Denver-based vocalist Mandy Groves was writing love songs before she even knew what love was. Her wide eyes sparkle when she speaks of the emotion, both imagining the whimsical fantasy of Hollywood “rom-coms” and the thorny reality of watching love end with tears in her eyes or a bitter taste in her mouth (“I was writing ‘Tyrone”-esque lyrics when I was 10″). Romance is the beating heart of Groves’ music, a reckless driver that informs her story. Even as a little kid, Groves recalls listening to one of her favorite bands, Lincoln Park, and wondering why the band she loved shied away from the emotion. In fact, she remembers not even understanding how it was possible. Nowadays, Groves has been around the block enough times to know what love is but that hasn’t stopped her from plucking the petals off the daisies just to pick them back up again.
28-year-old Groves is a bright-eyed and animated Denver native — a career entertainer who also lists acting, modeling and dancing among her creative calling cards. It’s not hard to imagine an alternate universe where the multi-faceted singer could’ve been groomed in a Mickey Mouse Club, poised for childhood stardom. With her distinctively reedy voice and her over-the-top personality, she was born for this.
Perhaps that’s what led her emerging producer co-pilot, California transplant, Shinu to link up with her for this year’s excellent EP, Blame. The project, recorded at a breakneck speed over the course of a month, shows Groves and Shinu sharing vulnerabilities. The collaboration has Groves tracking heartache and betrayal, while Shinu steps out on his own, following a two-year hiatus due to the pressures of naysayers discouraging his dream. The result is a genre-skipping clap-back to the two collaborator’s respective situations.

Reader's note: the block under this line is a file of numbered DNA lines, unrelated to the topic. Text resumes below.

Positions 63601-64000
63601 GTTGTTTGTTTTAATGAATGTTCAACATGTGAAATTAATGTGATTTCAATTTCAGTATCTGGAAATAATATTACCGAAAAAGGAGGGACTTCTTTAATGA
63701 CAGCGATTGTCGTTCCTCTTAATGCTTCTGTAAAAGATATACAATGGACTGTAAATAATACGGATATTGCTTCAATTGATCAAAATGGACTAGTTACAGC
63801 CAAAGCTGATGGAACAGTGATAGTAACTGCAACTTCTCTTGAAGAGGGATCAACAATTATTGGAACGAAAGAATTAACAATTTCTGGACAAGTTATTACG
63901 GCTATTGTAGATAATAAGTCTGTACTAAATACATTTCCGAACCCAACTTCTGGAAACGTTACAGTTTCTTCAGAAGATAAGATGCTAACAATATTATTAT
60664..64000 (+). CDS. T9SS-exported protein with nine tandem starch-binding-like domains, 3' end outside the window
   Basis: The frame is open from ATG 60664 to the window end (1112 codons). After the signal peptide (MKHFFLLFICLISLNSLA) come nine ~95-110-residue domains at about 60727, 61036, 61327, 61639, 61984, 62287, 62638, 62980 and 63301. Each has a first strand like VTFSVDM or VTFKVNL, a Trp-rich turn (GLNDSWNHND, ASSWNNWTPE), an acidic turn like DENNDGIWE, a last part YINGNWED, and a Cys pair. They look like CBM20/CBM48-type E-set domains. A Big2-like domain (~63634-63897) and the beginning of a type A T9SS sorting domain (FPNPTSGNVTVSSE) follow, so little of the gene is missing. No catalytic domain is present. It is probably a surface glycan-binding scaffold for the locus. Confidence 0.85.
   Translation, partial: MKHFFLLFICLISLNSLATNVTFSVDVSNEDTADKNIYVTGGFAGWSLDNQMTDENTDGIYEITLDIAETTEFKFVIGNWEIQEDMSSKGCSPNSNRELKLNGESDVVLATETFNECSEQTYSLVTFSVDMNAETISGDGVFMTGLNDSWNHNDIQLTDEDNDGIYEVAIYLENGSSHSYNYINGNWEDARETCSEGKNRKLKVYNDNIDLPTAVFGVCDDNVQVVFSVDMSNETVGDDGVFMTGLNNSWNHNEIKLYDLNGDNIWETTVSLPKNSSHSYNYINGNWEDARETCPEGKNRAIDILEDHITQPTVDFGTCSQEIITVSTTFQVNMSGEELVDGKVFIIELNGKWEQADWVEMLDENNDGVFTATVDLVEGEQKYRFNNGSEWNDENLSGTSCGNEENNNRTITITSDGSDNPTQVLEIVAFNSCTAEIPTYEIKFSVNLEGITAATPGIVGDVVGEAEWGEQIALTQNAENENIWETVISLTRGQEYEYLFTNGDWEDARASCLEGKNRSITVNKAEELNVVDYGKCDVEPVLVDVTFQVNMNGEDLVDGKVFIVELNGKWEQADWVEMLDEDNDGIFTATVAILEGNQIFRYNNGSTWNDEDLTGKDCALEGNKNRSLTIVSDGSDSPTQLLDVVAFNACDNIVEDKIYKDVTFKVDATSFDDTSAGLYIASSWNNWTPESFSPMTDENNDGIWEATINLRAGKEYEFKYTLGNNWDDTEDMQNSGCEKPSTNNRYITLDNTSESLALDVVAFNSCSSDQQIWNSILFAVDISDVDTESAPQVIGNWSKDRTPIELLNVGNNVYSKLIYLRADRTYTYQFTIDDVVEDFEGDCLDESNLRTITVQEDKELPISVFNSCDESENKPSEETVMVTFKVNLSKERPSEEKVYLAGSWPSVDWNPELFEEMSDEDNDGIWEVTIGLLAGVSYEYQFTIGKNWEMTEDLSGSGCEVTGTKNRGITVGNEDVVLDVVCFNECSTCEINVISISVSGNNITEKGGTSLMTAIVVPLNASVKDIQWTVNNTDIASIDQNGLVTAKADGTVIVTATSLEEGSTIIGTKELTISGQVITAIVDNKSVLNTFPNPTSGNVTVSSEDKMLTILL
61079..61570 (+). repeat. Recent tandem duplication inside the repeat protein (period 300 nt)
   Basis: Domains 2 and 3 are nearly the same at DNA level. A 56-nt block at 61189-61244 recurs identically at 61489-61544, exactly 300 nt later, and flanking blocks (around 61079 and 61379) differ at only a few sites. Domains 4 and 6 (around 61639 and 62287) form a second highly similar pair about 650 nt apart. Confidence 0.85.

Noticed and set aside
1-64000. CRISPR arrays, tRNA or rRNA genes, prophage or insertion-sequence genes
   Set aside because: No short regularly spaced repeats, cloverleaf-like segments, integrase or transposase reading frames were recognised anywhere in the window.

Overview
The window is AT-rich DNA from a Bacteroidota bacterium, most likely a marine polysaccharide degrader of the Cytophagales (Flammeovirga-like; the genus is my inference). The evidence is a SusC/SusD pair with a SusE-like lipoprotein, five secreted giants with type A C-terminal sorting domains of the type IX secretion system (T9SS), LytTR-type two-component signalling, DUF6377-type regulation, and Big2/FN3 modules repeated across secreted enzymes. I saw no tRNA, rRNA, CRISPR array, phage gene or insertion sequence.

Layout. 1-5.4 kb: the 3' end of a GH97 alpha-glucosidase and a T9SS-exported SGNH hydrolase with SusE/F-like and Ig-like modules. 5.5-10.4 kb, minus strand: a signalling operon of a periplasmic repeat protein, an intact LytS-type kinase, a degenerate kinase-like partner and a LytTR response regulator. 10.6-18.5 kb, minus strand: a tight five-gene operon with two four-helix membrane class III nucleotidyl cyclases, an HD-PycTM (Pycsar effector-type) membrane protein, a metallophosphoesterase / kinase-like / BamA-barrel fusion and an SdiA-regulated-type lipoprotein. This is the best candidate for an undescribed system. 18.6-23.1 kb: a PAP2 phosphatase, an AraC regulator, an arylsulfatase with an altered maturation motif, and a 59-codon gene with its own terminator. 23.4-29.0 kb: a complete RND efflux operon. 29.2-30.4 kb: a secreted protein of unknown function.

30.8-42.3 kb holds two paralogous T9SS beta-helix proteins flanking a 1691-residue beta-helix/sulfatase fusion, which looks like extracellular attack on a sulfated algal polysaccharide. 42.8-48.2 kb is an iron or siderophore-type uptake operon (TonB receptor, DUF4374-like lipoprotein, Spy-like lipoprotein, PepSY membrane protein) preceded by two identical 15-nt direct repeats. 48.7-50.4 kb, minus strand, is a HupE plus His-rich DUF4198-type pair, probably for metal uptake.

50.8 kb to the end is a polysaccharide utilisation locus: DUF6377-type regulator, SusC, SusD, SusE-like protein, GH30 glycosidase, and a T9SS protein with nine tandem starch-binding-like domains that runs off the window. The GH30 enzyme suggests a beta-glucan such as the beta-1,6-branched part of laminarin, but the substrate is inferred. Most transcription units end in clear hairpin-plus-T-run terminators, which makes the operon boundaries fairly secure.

A classically trained pianist turned producer, Shinu was connected to Groves by a mutual friend with shared aspirations to chart their own path on their own terms. Groves, a longtime singer with the local outfit, The Wash Park Band, yearned to chart a path of originality when one failed to materialize with the cover band. Sick of working with male producers and collaborators who had ulterior motives — a narrative she insists she doesn’t want to push but is true nonetheless — finding Shinu was a change of pace.
“Every time you put something out there’s always progress — we don’t plateau,” says Shinu. “Every time we put something out we just keep going higher and brand new ideas keep popping up. When we first did Blame, that was the hardest struggle for me because I’ve never worked with another artist before.”
A change of pace in both the literal and figurative sense, Groves’ relationship with Shinu is built on trust and creativity and not transactional as many prior music industry relationships posed. Together the two build their songs from the ground up — Groves contributes her heart-shaped lyrics in an assortment of conditions and Shinu builds a musical tapestry around them. Look no further than the duo’s new song, “Blow,” the first release post-Blame. Continuing down the R&B-tinged house music route, the two are a force to be reckoned with – throwing together a vibrant sound and image that Denver isn’t accustomed to.
“I was really trying to get on a new path in my life, where I surrounded myself with good people,” says Groves reminiscing on making Blame. “I had been through just all at once, a ton of shit where people were just treating me like a freaking punching bag and So I said, ‘no more’.”
For both of them, all it took was cutting out the detractors and cutting a space for themselves, to fall back in love with what they loved in the first place — the music.